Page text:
Wisconsin Board of Commissioners of Public Lands

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Wisconsin Board of Commissioners of Public Lands
Agency overview
Formed 1848
Jurisdiction Wisconsin
Headquarters 101 E. Wilson Street, 2nd Floor, Madison, Wisconsin 53703
Employees 8
Agency executive
  • Jonathan Barry[1], Executive Secretary
Parent agency Wisconsin Legislature
Website http://bcpl.wisconsin.gov/

The Wisconsin Board of Commissioners of Public Lands is a Wisconsin state agency responsible for managing the Wisconsin Trust Funds for public education financing, and for managing remaining Wisconsin Trust Lands. The agency was set up in the Wisconsin Constitution, ratified in 1848.[2]

The board was originally set up in the nineteenth century to oversee the sale of Trust Lands, land that was allotted to the government for sale to finance public education. A limited amount of trust land is still administered by the board—about 5,600 acres (23 km2) of the more than 1 million originally allotted to the state.[3]

Trust funds[edit]

Proceeds from the sale and management of the Trust Lands are now a part of four Wisconsin Trust Funds: the Common School Fund, Normal School Fund, University Fund, and Agricultural College Fund.[4]

The Common School Fund was created from the sale of the 16th section in each of Wisconsin's townships—this amounted to almost 1,000,000 acres (4,000 km2). The U.S. Congress added to the fund by allocating an additional 500,000 acres (2,000 km2) to the state fund. In addition, the state grants the fund all fines, fees, forfeitures, and unclaimed property that escheats to the state. Funding is distributed annually to the Wisconsin Department of Public Instruction for distribution to public schools for use towards public school libraries.[3][5]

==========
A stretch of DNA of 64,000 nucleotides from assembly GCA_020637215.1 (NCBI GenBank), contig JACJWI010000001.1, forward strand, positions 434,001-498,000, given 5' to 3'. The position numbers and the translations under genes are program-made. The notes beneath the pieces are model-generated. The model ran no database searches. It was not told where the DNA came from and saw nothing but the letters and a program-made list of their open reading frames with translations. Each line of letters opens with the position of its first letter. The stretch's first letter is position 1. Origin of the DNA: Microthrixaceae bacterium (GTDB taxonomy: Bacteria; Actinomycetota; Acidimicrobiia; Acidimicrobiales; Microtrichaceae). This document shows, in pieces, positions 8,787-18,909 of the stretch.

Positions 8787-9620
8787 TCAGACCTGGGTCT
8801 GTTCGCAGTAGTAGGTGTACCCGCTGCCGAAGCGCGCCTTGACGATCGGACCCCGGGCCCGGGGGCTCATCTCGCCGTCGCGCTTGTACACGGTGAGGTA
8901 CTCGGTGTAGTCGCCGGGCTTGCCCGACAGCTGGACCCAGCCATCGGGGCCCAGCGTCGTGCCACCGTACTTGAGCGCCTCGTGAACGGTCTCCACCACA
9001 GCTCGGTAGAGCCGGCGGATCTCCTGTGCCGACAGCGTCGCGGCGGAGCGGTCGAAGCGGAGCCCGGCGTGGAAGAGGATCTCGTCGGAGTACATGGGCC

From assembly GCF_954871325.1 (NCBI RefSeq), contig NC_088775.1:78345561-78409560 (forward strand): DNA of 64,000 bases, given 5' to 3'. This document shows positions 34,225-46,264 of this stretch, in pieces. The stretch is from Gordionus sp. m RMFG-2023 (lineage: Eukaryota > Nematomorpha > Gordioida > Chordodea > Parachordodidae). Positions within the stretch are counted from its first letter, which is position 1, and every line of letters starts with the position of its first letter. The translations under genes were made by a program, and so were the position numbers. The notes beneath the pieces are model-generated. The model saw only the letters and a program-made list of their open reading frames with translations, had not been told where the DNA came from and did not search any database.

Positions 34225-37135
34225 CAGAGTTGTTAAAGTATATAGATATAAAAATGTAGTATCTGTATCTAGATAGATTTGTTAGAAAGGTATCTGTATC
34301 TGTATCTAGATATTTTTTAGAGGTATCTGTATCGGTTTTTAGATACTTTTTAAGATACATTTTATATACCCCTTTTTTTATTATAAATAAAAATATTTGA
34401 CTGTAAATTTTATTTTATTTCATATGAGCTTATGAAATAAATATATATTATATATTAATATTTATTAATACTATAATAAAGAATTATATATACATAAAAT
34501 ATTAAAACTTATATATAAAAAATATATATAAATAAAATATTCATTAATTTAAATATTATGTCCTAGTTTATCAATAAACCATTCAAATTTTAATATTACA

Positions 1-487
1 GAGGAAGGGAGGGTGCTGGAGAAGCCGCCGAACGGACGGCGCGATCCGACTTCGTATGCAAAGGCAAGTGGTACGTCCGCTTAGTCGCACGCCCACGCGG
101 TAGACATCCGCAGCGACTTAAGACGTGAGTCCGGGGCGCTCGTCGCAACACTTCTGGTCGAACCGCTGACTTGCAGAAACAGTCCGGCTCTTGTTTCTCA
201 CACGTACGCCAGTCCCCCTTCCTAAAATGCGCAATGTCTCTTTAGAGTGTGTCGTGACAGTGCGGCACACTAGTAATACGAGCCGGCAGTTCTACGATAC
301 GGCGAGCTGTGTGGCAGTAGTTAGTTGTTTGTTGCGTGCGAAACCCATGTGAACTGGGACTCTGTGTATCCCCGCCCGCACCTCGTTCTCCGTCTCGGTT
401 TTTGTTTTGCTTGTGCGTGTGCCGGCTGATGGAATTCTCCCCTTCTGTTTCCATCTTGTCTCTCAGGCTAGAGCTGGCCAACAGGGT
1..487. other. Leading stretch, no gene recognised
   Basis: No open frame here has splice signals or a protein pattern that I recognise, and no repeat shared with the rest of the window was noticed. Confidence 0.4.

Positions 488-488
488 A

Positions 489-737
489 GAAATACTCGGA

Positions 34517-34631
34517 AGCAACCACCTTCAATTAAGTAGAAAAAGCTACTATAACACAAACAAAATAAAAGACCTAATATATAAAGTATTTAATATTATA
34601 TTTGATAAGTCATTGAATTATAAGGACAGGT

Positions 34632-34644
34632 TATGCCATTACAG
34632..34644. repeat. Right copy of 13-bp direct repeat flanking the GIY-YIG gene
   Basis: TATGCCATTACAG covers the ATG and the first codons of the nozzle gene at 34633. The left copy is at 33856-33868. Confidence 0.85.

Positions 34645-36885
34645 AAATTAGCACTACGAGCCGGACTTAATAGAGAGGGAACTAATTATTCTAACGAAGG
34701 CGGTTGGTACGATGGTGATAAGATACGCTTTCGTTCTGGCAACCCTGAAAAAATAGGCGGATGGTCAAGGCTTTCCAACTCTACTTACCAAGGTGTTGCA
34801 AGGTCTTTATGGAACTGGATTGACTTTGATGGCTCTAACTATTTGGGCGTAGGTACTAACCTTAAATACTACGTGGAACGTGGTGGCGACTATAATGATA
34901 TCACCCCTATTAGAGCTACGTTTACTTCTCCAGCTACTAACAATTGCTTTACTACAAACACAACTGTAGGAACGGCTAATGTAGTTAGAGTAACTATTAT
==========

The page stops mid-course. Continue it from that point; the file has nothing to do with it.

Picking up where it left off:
The Normal School Fund was created in 1865 from the sale of half of the land Congress allocated to Wisconsin in the Swamp Land Act after the Wisconsin Legislature decided not all of the land was needed to fund land reclamation. The fund was meant to provide funding to normal schools, or state teacher colleges. Since Wisconsin's state teacher colleges merged with the University of Wisconsin System in 1971, the fund now is used for scholarships in environmental education within the system.[6]

The University Fund was created from Congressional grants in 1838 and 1854 of four townships to be sold to support a university. Interest from the proceeds are distributed annually to the University of Wisconsin–Madison.[7]

The Agriculture College Fund was created from proceeds of land allocated to the state by the Morrill Land-Grant Colleges Act. The state received 240,000 acres (970 km2) of land under this act. Funds are distributed annually to the University of Wisconsin–Madison, the state's land-grant university.[8]

Investment[edit]

The board often invests money from Trust Funds to further other state purposes. In 2006, the board purchase $2 million in state bonds to benefit the Wisconsin Department of Veterans Affairs.[9]

Commissioners[edit]

According to the constitution, the commission consists of the Secretary of State of Wisconsin, State Treasurer of Wisconsin, and Attorney General of Wisconsin.[2]

Tia Nelson previously served as Executive Secretary of the BCPL.

References[edit]

  1. ^ "Board of Commissioners of Public Lands - Staff Directory". Bcpl.wisconsin.gov. Retrieved 2017-01-31.
  2. ^ a b Wisconsin Constitution, art. X, secs. 7–8. Wisconsin Blue Book, 1853, at 29. Wisconsin Constitution, Dec. 2009.
  3. ^ a b Common School Fund, Board of Commissioners of Public Lands
  4. ^ Trust Funds, Board of Commissioners of Public Lands
  5. ^ Wisconsin's Common School Fund, Wisconsin Department of Public Instruction
  6. ^ "Board of Commissioners of Public Lands - Normal School Fund". Bcpl.wisconsin.gov. Retrieved 2010-05-03. 
  7. ^ "Board of Commissioners of Public Lands - University Fund". Bcpl.wisconsin.gov. Retrieved 2010-05-03. 
  8. ^ "Board of Commissioners of Public Lands - Agricultural College Fund". Bcpl.wisconsin.gov. Retrieved 2010-05-03. 
  9. ^ "Wisconsin Department of Veterans Affairs News Article Page". Dva.state.wi.us. Retrieved 2010-05-03. 

External links[edit]